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"Indigenous Continent" Seeks Shakeup of American History

Though it exists today only in photographs and fragments, Horatio Greenough’s 1853 statue group, The Rescue, still retains the power to shock. Looming over the East Front of the U.S. Capitol for more than a century, it depicted a grotesquely large white man in neoclassical garb subduing an equally caricatured Native American, while a cowering white woman snatches her child away in the background. Despite generations of scholarship on Indigenous America, many Americans still imagine the United States as a nation born distant from the wars of powers and principalities, unstained by the carnage of various “bloodlands.” Nineteenth-century Americans and their statues were more honest: For them, the U.S. was a new Rome, self-consciously imperial and violent, the aspiring victor in a brutal and, at that time, undecided 400-year war for control of North America.

It is this ferociously imperial United States that emerges from Pekka Hämäläinen’s valuable new book, Indigenous Continent: The Epic Contest for North America, and it does so precisely because the U.S. is not his focus. As his title indicates, Hämäläinen instead tells the story of an Indigenous North America, one that emerged tens of thousands of years before Columbus arrived, remained dominant until the nineteenth century, and endures to the present.

Beginning the story of North America with the ancestors of Native Americans crossing the “Beringia” land bridge from Asia into Alaska is, of course, nothing new. Surveys of North American and U.S. history have long abandoned the habit of opening with England’s first colonial outposts for more inclusive considerations of the pre-Columbian Indigenous world. However, in many works, this moment serves as a mere prelude for the “real” event: the arrival of Europeans. By the time the English alight on the Virginian strand, the action has shifted, the story is now a European story, with Native Americans as relatively powerless supporting actors and victims. History flows westward, out from the colonies on the Atlantic coast and into a nominally Native “frontier.” As Hämäläinen puts it, Europeans in such narratives seem “destined to take over,” and history itself becomes a “linear process that moves irreversibly towards Indigenous destruction.”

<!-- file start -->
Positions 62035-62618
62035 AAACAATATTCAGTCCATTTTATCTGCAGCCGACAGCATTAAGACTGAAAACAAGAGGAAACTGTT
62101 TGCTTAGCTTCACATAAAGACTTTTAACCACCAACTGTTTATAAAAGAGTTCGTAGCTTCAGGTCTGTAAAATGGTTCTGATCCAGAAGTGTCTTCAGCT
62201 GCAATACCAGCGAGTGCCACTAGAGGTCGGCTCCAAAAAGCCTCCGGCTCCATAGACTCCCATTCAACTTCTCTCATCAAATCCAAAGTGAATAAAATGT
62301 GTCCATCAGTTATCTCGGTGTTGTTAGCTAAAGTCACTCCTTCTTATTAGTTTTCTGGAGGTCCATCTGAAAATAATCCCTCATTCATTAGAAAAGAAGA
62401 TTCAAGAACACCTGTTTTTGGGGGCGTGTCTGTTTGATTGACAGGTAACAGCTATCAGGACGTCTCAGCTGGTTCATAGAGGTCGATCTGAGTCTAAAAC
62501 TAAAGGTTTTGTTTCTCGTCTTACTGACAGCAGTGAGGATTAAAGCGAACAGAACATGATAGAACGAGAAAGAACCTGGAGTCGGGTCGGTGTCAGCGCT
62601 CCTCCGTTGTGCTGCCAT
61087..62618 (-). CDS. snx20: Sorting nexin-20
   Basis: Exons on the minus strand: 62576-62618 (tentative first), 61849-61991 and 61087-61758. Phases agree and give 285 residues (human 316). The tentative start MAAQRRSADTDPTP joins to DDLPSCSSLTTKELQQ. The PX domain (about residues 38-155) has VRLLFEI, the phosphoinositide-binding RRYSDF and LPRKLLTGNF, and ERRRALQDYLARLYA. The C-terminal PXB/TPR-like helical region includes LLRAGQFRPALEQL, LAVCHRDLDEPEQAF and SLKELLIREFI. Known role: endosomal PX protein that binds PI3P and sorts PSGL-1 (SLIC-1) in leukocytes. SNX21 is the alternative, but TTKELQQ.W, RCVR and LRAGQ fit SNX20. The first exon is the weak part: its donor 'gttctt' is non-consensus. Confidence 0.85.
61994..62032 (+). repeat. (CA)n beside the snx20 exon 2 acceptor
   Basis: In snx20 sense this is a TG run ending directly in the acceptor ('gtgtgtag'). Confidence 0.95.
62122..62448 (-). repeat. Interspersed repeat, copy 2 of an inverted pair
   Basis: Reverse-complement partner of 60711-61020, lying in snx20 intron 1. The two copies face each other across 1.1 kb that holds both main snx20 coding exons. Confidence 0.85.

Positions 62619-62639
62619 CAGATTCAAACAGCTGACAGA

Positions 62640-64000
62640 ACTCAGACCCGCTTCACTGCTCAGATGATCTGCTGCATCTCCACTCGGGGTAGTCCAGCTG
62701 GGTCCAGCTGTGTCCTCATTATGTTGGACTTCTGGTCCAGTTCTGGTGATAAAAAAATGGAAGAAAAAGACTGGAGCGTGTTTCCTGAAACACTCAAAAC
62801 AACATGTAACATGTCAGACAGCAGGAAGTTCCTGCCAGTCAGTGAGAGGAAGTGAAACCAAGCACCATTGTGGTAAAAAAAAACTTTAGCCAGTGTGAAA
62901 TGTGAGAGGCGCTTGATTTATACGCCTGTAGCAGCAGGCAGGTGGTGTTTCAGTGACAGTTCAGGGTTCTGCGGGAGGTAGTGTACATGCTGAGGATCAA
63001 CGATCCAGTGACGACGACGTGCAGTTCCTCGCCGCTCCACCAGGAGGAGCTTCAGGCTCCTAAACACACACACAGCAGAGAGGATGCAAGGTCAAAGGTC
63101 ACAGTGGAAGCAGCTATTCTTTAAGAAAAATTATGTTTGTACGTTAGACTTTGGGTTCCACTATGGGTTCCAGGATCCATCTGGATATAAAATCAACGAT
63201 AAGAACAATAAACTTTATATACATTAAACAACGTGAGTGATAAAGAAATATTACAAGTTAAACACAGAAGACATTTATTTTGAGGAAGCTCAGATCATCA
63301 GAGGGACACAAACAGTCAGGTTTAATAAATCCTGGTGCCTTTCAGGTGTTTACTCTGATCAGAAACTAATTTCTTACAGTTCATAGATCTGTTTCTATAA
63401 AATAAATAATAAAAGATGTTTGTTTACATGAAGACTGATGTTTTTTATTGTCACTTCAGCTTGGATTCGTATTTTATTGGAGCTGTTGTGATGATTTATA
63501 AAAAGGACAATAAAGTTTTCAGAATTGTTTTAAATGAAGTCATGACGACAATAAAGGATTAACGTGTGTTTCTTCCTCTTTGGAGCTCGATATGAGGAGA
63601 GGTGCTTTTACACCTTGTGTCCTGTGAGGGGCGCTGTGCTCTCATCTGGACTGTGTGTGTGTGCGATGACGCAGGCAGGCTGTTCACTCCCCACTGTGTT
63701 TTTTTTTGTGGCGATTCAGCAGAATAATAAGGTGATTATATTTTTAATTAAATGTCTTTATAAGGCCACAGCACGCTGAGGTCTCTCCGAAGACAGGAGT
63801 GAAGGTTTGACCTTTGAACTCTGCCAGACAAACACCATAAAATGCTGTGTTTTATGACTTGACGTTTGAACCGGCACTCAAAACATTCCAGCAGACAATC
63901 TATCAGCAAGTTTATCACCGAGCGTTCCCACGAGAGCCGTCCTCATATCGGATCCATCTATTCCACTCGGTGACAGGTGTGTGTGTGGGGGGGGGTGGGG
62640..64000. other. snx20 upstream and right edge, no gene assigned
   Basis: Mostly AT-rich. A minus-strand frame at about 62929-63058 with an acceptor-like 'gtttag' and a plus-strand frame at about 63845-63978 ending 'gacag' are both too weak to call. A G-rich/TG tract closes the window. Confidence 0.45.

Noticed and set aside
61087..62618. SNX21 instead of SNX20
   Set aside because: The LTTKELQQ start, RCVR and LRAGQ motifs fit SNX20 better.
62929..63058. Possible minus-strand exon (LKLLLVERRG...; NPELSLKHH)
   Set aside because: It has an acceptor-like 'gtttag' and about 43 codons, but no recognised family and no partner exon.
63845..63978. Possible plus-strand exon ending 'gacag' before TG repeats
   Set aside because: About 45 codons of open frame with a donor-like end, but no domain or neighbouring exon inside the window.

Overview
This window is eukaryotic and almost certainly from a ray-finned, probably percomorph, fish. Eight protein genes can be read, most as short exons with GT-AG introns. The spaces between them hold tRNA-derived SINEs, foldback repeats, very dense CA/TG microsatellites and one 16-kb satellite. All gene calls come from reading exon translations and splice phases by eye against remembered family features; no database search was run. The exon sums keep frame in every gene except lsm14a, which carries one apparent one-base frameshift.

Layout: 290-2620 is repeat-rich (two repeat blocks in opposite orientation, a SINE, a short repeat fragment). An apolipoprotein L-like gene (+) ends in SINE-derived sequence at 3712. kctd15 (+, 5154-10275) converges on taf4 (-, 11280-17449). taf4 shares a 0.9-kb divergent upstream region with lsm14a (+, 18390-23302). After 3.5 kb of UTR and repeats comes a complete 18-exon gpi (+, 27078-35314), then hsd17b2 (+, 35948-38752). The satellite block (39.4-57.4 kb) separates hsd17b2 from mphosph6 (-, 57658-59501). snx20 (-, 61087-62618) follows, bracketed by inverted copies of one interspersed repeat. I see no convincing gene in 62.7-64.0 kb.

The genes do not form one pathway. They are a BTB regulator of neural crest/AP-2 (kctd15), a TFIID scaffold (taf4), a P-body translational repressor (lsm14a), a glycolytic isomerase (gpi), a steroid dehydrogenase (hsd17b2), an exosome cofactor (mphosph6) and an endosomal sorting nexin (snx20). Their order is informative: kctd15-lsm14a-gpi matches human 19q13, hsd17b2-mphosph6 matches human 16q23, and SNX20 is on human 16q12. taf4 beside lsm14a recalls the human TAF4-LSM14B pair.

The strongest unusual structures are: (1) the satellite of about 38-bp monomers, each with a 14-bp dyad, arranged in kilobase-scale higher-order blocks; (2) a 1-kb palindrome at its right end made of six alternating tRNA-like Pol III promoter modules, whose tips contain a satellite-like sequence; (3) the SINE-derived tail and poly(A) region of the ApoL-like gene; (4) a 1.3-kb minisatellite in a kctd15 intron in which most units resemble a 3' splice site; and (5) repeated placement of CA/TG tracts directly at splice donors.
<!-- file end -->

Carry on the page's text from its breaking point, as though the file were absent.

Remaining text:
Indigenous Continent undertakes the monumental task of telling the story the other way around, of “facing East from Indian country,” as Daniel K. Richter suggested in his seminal 2001 book. The results are a starkly different narrative, in which the “maps of modern textbooks that paint much of early North America with neat, color-coded blocks” are revealed to be fictions that overstate Europeans’ actual holdings. More accurate maps might look somewhat like those in old textbooks depicting the Germanic invasions of Rome, with communities of European invaders rendered as arrows pushing up against stubbornly resistant Native American sovereignties. In this telling, the history of North America is firmly anchored around polities such as the Powhatan Empire, the Iroquois Confederacy, and the Lakota and Comanche Empires. These communities emerge not as bit players in a story of European expansion—stepping in and out of a fog hanging just beyond the frontier of settlement—but as part of a continent with its own political history.

Hämäläinen thus looks to reverse the geographical direction of North American history, beginning instead in the northwestern corner of the continent and moving south and east as early Indigenous Americans migrated down from Alaska and across the Rocky Mountains around 11,000 BCE. Spreading across the land over the subsequent millennia, they built a variety of different societies, some relatively egalitarian, others much more hierarchical. Among the most physically impressive of the latter were the various “Mound Builder” cultures that emerged between the Great Lakes to the lower Mississippi Valley in a period running from roughly 1700 BCE to 1400 CE. The Adena-Hopewell people who lived in today’s Ohio, for example, or the Cahokia in southern Illinois, were relatively centralized societies, erecting large earthen mounds as religious and economic centers, many of which can still be seen today.

Read entire article at The New Republic